Executive Airshare, a regional fractional ownership company founded in Wichita and headquartered in Kansas City, also has felt the impact of the shutdown. It was supposed to close on a share of an airplane with a customer on Tuesday.
"But the lights are off at the FAA," said Executive Airshare president Keith Plumb.
Executive Airshare took delivery of a new Phenom 300 business jet on Friday and has owners lined up to close on fractional shares of the plane. Without the ability to complete a deal, Executive Airshare is holding the documents and any customer funds in an escrow account.
If the shutdown drags on for another week or two, it will impact the business and its customers, Plumb said.
"They will have concerns," he said. "... They can't send money for something they can't get in return.
"We want some progress on this. It's already impacted our business, and we don't have a solution for our sales operation."
Another concern is the backlog the FAA's office will have once it reopens. The Oklahoma City office registers aircraft and files the forms for international aircraft registry, helps with the bill of sale, transfers titles, conducts title searches required by lenders, helps with aircraft records, de-registers U.S.-registered aircraft that are being exported and issues temporary authority to operate an aircraft outside the U.S. for the purpose of an aircraft export, according to GAMA.
"We create backlog with each passing hour," said Bunce, the GAMA president. "Think about how you're backing up the system with each passing day, not only in the aircraft registry, but out in the field as well.
"It's having a huge economic effect on businesses small and large. It's not just isolated to government workers whatsoever."
He said GAMA is working with the FAA to see whether there is any flexibility.
"The (FAA) administrator is aware of the situation and is doing everything within his power to try to figure out ways to live with this, but living within the direction that he's getting from his higher ups," Bunce said. "He's doing everything he can."
GAMA also is working on the problem, Bunce said.
"We've got the entire staff devoted to try to find solutions," he said.
So far, the shutdown hasn't affected Bevan-Rabell, a Wichita avionics and aircraft repair shop.
"But it will pretty quickly," said company president Kent McIntyre. "We work back and forth (with the FAA) for field approvals and other approvals. We're working on a couple of airplanes that we're planning on getting field approvals on. It's going to affect us before very long."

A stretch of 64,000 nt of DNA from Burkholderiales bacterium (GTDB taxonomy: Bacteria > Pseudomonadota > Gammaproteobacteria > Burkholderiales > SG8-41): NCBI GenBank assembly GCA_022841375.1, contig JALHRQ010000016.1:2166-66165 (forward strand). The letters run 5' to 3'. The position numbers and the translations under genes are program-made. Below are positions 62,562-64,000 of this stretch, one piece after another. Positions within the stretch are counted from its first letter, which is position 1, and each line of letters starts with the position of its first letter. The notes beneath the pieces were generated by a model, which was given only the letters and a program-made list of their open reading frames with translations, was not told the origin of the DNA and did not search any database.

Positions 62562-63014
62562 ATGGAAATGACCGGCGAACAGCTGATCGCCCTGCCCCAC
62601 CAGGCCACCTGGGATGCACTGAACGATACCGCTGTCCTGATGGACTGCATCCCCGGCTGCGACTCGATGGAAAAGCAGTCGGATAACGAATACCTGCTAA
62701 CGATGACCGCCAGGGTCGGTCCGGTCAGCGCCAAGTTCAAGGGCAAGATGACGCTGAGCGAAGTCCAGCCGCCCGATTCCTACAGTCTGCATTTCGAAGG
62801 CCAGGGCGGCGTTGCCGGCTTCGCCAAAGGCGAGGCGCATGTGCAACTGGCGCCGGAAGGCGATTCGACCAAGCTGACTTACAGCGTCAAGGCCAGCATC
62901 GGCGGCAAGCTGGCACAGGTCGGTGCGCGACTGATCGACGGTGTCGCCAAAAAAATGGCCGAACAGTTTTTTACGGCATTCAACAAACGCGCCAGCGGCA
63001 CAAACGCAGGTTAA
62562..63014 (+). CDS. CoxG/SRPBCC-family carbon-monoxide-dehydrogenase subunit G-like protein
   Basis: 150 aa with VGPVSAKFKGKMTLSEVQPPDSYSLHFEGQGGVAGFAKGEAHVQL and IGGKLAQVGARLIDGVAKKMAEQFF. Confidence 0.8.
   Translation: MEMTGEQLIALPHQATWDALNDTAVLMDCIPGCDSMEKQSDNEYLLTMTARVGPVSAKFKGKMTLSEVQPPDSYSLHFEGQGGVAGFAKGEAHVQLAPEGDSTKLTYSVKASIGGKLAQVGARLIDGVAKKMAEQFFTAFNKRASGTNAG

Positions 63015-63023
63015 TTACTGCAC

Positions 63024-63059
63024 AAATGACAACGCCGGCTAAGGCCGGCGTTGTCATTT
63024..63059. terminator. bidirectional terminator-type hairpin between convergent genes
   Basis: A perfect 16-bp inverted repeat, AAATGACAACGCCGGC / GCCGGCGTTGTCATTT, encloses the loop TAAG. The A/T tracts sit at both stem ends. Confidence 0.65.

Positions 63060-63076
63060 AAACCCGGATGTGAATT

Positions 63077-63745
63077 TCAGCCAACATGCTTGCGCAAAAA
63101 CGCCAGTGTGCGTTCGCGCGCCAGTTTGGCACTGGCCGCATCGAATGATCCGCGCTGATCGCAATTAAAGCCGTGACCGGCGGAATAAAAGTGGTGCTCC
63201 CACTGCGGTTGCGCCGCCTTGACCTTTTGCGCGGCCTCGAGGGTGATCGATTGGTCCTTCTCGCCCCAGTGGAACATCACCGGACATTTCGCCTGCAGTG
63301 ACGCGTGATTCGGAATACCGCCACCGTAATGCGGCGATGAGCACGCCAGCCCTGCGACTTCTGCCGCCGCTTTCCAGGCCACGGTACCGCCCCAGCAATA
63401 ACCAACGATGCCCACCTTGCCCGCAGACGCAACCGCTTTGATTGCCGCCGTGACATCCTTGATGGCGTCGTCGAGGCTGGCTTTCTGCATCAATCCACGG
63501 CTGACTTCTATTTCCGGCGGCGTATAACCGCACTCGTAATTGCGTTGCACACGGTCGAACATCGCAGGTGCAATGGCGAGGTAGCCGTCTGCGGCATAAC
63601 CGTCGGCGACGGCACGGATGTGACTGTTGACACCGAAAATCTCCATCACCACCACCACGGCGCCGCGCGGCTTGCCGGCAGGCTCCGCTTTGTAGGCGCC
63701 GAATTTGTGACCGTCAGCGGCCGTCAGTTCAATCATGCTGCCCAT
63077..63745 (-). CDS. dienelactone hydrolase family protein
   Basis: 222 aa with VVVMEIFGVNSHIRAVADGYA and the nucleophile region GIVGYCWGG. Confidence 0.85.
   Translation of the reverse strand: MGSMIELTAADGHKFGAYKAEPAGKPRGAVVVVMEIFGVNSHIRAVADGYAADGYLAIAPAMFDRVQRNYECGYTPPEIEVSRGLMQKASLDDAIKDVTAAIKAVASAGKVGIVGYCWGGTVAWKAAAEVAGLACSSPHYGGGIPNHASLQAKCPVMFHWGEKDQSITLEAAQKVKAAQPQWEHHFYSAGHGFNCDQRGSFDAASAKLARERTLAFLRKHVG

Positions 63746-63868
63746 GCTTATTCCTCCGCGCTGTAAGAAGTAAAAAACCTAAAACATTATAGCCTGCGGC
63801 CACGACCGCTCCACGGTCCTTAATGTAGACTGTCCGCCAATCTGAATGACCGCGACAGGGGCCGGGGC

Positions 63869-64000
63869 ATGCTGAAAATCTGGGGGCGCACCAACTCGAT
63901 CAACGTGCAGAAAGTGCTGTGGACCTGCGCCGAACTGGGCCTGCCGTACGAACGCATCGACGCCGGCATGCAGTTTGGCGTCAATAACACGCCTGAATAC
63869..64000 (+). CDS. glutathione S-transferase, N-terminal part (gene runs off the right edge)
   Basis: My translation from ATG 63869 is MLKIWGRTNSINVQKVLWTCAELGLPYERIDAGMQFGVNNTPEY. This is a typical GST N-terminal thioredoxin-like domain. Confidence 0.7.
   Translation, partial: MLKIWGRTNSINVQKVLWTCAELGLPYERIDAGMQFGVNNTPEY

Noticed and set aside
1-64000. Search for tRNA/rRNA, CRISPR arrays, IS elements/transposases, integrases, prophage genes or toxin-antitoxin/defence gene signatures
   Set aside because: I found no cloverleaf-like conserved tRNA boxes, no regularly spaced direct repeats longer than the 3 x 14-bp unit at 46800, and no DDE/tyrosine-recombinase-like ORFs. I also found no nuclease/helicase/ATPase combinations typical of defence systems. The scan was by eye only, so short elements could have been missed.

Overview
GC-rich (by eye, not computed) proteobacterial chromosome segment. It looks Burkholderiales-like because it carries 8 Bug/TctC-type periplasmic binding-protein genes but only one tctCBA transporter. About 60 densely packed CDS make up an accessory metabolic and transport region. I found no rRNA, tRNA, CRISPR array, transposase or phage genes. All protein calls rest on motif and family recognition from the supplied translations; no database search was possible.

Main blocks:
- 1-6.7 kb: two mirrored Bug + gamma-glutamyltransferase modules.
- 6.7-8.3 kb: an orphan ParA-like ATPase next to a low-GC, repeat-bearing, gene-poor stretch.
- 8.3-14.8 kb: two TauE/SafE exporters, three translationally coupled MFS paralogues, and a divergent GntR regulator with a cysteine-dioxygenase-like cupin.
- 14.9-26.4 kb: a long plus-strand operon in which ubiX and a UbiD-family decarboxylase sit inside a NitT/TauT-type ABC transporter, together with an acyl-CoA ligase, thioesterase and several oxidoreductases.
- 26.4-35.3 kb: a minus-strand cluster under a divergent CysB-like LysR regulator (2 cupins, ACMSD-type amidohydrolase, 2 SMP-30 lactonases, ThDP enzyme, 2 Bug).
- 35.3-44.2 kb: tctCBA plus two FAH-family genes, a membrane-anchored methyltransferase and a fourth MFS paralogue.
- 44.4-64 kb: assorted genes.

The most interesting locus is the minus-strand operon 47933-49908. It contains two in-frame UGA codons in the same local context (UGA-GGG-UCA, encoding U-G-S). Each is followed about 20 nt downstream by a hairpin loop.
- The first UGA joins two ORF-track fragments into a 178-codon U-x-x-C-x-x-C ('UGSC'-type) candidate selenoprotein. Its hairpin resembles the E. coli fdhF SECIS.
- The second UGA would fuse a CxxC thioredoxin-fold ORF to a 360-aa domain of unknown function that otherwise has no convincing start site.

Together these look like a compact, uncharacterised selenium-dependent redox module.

For example, ferrying an airplane where the annual inspection has expired requires a ferry permit from the FAA's Flight Standards office, he said. So does operating an airplane over its approved gross weight, such as when extra fuel tanks are installed so it can be exported.
With the closure, those permits aren't available.
It also will impact some maintenance and repairs. In some cases, repairs or data in GPS installations that need approval by an FAA inspector can't be approved, McIntyre said.
FAA testing sites received an e-mail this week stating that aviation knowledge testing can't be given after Friday, said Dave Tiday, who owns Aviation Testing, which conducts tests for mechanics, pilots, instructors and others.
Student pilots must pass an FAA written test before they can earn a private pilot's license. Pilots must also pass written tests to earn an instrument, commercial or other types of rating.
Tiday's company also conducts other kinds of testing.
"We still will be doing a lot of other testing; we just won't be doing FAA testing," Tiday said.
The Aircraft Registry office closing is unprecedented, and is already having a widespread effect on general aviation manufacturers.
It joined the National Air Traffic Controllers Association (NATCA) and other leading aviation groups today on the steps of the U.S. Capitol to call for an end to the U.S. federal government shutdown
NBAA outlines the grave repercussions of the government shutdown on all aspects of the general aviation (GA) industry, including the purchase and use of small GA aircraft for business transport.
WASHINGTON, DC, July 18, 2012 - The Senate Aviation Subcommittee, chaired by Senator Maria Cantwell (D-WA), today held a hearing on the state of the U.S. aviation industry and how the industry can...